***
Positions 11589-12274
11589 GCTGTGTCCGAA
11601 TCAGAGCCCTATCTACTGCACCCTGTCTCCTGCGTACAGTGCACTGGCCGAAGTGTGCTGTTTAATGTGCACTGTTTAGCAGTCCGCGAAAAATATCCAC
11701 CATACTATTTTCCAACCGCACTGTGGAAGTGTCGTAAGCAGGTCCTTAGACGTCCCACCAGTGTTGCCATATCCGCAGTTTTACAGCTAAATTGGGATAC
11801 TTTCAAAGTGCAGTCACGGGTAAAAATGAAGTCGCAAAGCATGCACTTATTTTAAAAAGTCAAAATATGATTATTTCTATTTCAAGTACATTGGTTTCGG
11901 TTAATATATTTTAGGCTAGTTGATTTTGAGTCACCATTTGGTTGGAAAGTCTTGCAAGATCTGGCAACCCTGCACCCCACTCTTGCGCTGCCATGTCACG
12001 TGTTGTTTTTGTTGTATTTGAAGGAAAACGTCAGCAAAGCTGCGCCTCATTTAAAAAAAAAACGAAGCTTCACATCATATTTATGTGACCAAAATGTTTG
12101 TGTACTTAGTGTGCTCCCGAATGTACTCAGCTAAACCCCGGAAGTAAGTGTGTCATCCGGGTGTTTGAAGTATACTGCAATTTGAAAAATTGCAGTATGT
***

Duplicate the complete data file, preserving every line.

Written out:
Positions 11589-12274
11589 GCTGTGTCCGAA
11601 TCAGAGCCCTATCTACTGCACCCTGTCTCCTGCGTACAGTGCACTGGCCGAAGTGTGCTGTTTAATGTGCACTGTTTAGCAGTCCGCGAAAAATATCCAC
11701 CATACTATTTTCCAACCGCACTGTGGAAGTGTCGTAAGCAGGTCCTTAGACGTCCCACCAGTGTTGCCATATCCGCAGTTTTACAGCTAAATTGGGATAC
11801 TTTCAAAGTGCAGTCACGGGTAAAAATGAAGTCGCAAAGCATGCACTTATTTTAAAAAGTCAAAATATGATTATTTCTATTTCAAGTACATTGGTTTCGG
11901 TTAATATATTTTAGGCTAGTTGATTTTGAGTCACCATTTGGTTGGAAAGTCTTGCAAGATCTGGCAACCCTGCACCCCACTCTTGCGCTGCCATGTCACG
12001 TGTTGTTTTTGTTGTATTTGAAGGAAAACGTCAGCAAAGCTGCGCCTCATTTAAAAAAAAAACGAAGCTTCACATCATATTTATGTGACCAAAATGTTTG
12101 TGTACTTAGTGTGCTCCCGAATGTACTCAGCTAAACCCCGGAAGTAAGTGTGTCATCCGGGTGTTTGAAGTATACTGCAATTTGAAAAATTGCAGTATGT